14 May 2024

The easiest guide to determine alignment angles

Step-by-step configuration for dead reckoning (DR) products, including video

step by step configuration for dead reckoning products

Automotive navigation systems, fleet management, sports and fitness tracking, and robotics applications all require accurate positioning. These applications achieve the precise location needed through a reliable GNSS (Global Navigation Satellite System) receiver, often supported by dead reckoning technology.  

As a design, development, test, or quality engineer, you may have experienced the thrill when a new dead reckoning product lands on your desk. Just like a Christmas present, you unbox and unwrap it, feeling excited at the sight of the new design. You’re enthusiastic about finally having access to the most advanced dead reckoning technology available on the market.

Integrating dead reckoning into your navigation system can be a straightforward process, especially with the user-friendly setup that modern dead reckoning products offer. Yet, in certain circumstances, it can become slightly more challenging. Here is where alignment angles come into play.

Alignment angles are among the most critical parameters for installing dead reckoning products. This alignment can be configured either manually or automatically, each method offering specific advantages.

But what exactly are alignment angles, what’s the difference between manual or automatic configuration, and why is it important to determine them correctly? If you are in the dark or just need a refresher, stick with us, and you’ll know in no time.

Alignment angles

Before implementing any dead reckoning technology, the DR system must be aligned with a reference coordinate system. The angles used for this alignment are called alignment angles.

Alignment angles typically ensure that a dead reckoning system is in sync with the direction and orientation of movement in an external environment. Without this alignment, accurate navigation and position tracking would simply be impossible.

Another, more technical way of describing alignment angles is in terms of the orientation of the Inertial Measurement Unit (IMU) and the vehicle’s reference frame. The orientation of an IMU is determined by data collected from its various sensors, including a 3D accelerometer and a gyroscope.  For a dead reckoning system to function correctly, it is necessary to align the orientation of the IMU with the vehicle’s reference frame.

Automatic alignment

Automatic alignment is the most straightforward way to set up a new dead reckoning product. It literally takes only a few minutes to install and start testing your applications. There are two main benefits to an automatic configuration:

  • Simplified mounting process. A plug-and-play mode reduces installation complexity. Engineers or technicians installing DR products require no prior knowledge or training to ensure proper installation.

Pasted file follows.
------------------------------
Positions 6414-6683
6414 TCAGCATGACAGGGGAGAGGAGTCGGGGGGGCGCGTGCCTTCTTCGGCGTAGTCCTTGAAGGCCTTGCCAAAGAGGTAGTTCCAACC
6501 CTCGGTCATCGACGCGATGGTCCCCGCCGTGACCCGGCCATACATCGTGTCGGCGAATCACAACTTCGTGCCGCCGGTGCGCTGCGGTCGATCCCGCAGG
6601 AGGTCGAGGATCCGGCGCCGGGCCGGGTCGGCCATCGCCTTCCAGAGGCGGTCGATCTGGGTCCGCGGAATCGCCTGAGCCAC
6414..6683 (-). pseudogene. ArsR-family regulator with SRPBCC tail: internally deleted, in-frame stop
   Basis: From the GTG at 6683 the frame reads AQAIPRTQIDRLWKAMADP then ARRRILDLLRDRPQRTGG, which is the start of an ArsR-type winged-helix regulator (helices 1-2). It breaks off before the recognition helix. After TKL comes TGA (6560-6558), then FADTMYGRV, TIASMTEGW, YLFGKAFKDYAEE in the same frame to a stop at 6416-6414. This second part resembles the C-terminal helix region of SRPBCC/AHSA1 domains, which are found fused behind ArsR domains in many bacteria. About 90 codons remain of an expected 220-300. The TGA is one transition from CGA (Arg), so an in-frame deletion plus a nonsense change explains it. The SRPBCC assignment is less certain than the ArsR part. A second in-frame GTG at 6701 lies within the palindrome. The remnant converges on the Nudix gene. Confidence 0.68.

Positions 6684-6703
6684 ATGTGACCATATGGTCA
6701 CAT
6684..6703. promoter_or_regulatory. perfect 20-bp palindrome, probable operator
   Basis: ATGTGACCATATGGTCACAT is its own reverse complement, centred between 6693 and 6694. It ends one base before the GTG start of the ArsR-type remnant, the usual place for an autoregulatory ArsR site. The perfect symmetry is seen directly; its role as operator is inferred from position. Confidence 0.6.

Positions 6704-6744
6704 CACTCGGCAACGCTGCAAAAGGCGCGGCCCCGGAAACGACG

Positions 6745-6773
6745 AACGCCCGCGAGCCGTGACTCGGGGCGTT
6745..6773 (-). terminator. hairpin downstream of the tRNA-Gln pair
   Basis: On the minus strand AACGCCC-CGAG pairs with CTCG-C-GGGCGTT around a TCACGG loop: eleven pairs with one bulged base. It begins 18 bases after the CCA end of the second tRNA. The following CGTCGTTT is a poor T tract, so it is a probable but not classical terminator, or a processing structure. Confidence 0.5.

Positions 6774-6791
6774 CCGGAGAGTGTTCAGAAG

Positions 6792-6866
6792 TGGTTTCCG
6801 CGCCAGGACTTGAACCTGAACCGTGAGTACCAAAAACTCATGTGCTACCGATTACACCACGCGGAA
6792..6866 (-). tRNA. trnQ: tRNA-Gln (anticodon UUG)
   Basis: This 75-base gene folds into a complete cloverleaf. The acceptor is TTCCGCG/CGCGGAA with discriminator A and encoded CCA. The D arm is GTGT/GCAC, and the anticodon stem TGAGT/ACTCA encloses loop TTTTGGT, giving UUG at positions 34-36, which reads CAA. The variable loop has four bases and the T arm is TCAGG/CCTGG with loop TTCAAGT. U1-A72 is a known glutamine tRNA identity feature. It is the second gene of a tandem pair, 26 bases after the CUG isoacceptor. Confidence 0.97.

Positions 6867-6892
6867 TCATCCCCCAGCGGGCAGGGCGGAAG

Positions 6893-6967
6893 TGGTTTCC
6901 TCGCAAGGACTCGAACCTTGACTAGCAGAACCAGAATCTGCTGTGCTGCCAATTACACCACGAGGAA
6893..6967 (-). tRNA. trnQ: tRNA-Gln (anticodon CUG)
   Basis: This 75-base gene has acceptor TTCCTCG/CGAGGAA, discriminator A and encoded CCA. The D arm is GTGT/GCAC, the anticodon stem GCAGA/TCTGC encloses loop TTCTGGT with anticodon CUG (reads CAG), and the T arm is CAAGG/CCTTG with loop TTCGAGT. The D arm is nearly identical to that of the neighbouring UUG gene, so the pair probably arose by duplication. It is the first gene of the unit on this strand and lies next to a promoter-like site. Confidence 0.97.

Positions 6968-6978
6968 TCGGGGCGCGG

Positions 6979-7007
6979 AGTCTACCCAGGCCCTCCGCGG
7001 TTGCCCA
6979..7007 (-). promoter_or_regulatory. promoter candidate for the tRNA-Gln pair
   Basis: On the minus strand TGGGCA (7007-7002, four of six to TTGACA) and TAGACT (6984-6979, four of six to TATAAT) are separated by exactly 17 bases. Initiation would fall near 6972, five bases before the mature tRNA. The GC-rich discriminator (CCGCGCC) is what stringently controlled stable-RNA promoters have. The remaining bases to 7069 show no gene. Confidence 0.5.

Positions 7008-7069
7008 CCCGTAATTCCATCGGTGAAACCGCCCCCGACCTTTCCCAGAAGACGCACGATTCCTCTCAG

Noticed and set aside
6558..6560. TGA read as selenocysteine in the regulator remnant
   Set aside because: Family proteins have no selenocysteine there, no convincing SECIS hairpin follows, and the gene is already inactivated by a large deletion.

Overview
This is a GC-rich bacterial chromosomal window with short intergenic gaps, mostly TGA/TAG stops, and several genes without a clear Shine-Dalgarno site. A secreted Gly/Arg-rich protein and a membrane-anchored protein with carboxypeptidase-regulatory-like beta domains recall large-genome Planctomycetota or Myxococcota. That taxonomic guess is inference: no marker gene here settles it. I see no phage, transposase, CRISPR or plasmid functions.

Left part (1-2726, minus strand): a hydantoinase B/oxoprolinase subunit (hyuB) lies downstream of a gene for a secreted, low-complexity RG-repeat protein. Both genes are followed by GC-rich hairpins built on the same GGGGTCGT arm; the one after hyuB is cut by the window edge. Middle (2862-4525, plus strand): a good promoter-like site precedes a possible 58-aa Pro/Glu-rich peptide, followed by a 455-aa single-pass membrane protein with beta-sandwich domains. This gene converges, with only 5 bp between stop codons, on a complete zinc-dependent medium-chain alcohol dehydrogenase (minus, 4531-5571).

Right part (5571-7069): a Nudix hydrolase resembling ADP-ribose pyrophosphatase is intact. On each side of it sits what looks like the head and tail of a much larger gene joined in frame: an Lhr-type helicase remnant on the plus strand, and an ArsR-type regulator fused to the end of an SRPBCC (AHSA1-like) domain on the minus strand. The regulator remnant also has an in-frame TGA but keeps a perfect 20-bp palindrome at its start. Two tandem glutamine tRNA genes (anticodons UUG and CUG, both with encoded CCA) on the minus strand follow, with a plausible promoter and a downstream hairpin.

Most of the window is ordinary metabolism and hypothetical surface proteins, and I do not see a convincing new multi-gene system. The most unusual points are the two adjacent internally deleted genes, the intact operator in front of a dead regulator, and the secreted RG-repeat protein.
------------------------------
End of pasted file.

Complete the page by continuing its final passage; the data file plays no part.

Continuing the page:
• Adaptability. Automatic configurations can easily adapt to changing requirements or environments. This is extremely useful for end users who regularly encounter different situations. The advantage of automatic alignment is that it can be implemented in any of these situations without requiring further configuration, resulting in greater flexibility.

Manual alignment

You may require manual alignment when there is an anomaly during the implementation of automatic alignment or when the application has a unified installation (typically in OEM/1st mount applications). Two-wheel applications, such as motorcycles or e-scooters, require manual alignment.

Figuring out the correct values of alignment angles is the trickiest step when properly configuring a dead reckoning product manually. Despite its potential complexities and time consumption, manual calibration offers several benefits, including:

  • Precision. Design or development engineers can precisely tune alignment angles, eliminating potential sources of error and achieving higher precision than automatic methods. Still, if manual alignment is conducted incorrectly, it could be detrimental.
  • Calibration time reduction. Manual calibration minimizes the time required to complete sensor calibration by eliminating the need to estimate alignment. In addition, the sensor fusion process takes less time after a cold start of the GNSS/DR receiver.
Engineer testing alignment angles for an e-scooter

And what about two-wheelers?

As mentioned before, the automatic alignment feature is not available for two-wheelers. Manual configuration is always mandatory for these vehicles. Proper angle alignment is, therefore, essential for bicycle and e-scooter OEMs.

The primary reason for the mandatory manual alignment of two-wheelers is that they have more degrees of freedom in their movement compared to four-wheelers.

When a two-wheeler makes a sharp turn, both the vehicle and the rider's body tilt significantly. This extreme tilting poses challenges in estimating the alignment angles, obliging to manual determination.

manual alignment angles for two-wheeled vehicles

You never ride alone

At u-blox, we understand the relevance of correctly setting up the alignment angles. For this reason, our engineers have created a step-by-step video that will guide you through all the nuances of the alignment angles process. Nothing else to say but enjoy.

Hold on. Actually, there is one more thing. If you’re looking for a reliable chip or module that incorporates dead reckoning technology, look no further. Just visit our website and make the best choice that fits your needs. And if in doubt, don’t hesitate to contact us.

Mathias Vetter

Principal Product Manager, Consumer and Industrial Tracking

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